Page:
Wednesday, February 01, 2012

Politics – Miscellaneous, Mixed, and Motley Meanders

An Ode to the Politician Problem

There’s a certain poetic justice, when politicians say, “Just trust us.”
And the public’s most recent reply, is an outraged, “Just tell me why.”
There is public recognition that by dictionary definition,
“oxymoron” is the word that brands an “honest politician.”
Some politicians enter office quite poor; by term’s end they exit quite rich.
Unlike all their voters and all their tail coaters, for them life’s sure not a bitch.
That leads to a story, a scandal that’s true, a most lamentable tale.
It’s ethics that’s mentioned, but gets no attention, since politicians are all up for sale.
Whether it’s senators or congressmen, it really doesn’t matter,
It seems that when they take on that job their wallets just gets fatter
To be in the Congress or in the Senate, it’s awesome, there’s no doubt,
You legislate, and investigate and you delight in all that clout.
The health plan’s substantial, compensation is ample, and the pension is terrific
But the best is yet to come because the money flow’s prolific.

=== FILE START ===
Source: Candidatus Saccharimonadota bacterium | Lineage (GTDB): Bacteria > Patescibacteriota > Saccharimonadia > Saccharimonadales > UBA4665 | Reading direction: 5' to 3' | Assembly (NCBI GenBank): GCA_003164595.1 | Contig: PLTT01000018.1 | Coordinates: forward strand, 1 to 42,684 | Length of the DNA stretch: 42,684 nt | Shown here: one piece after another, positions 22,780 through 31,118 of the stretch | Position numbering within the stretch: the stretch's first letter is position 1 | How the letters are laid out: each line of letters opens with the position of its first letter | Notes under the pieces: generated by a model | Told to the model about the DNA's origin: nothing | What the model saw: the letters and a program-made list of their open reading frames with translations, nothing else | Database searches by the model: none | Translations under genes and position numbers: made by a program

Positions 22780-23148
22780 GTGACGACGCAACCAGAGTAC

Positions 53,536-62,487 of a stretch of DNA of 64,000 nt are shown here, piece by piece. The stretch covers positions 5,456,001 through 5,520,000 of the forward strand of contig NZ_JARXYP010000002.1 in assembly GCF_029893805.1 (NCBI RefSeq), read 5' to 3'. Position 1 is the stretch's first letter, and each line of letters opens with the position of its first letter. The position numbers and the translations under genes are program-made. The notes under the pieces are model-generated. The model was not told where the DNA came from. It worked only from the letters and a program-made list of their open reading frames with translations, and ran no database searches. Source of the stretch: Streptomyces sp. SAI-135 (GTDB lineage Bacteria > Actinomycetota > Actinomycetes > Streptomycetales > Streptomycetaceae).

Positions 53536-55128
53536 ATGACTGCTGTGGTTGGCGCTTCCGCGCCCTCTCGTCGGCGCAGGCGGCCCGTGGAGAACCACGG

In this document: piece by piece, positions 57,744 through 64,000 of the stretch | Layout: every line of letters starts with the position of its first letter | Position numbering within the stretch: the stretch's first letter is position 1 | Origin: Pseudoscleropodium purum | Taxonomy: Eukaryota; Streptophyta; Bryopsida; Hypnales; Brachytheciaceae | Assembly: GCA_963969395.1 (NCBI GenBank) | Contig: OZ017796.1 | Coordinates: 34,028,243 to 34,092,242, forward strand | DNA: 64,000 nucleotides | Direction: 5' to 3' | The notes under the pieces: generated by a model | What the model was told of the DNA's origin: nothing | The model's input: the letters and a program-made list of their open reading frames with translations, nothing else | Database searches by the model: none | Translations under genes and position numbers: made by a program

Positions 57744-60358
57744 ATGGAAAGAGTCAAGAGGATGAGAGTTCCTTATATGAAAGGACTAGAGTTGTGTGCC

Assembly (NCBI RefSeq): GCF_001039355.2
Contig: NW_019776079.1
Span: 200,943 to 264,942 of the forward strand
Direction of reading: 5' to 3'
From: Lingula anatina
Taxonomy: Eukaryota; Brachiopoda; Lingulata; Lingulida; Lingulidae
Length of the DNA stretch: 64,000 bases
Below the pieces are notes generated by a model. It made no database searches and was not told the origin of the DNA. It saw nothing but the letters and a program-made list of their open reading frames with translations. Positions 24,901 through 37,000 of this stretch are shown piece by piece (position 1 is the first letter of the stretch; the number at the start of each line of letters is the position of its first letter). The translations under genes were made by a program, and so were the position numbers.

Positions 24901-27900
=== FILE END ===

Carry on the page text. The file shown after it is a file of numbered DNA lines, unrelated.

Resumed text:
It’s true you have to beg, beseech, solicit, and implore,
But it’s well worthwhile since to win again you must fill that big cash drawer.
You play the game as you go, court the lobbyists that you know!
And you do what you do, what you have to do, to attract the real big dough.
Pay back means you vote the way the rich boys want you to.
Call it extortion; call it bribery––but is it legal? What’s your view?
Congress is rated at just nine percent, much lower it just cannot go.
Solution? “Throw out all those bums, it’s time for each of them to go,”
In essence, give every one of them what’s called, “the old heave-ho.”

Will Rogers’ Political Legacy

During the 1920’s and early 30’s, until he died in an airplane crash in 1935, Will Rogers was probably the world’s most well known celebrity. As a humorist, a vaudeville performer, a nationally syndicated columnist, and the highest paid Hollywood star of his time, he was beloved by all. However, he will possibly be remembered best by the legacy he left through his often-quoted aphorisms. What is most amazing is the fact that his quotes from some 90 years ago were so predictive, so prescient, since they are equally relevant today. Read them and weep, as you laugh out loud.

Aphorisms about Congress

"Congress is so strange; a man gets up to speak and says nothing, nobody listens, and then everybody disagrees."

"Congress meets tomorrow morning. Let us all pray: Oh Lord, give us strength to bear that which is about to be inflicted upon us. Be merciful with them, oh Lord, for they know not what they're doing. Amen."

"We all joke about Congress but we can't improve on them. Have you noticed that no matter who we elect, he is just as bad as the one he replaces?"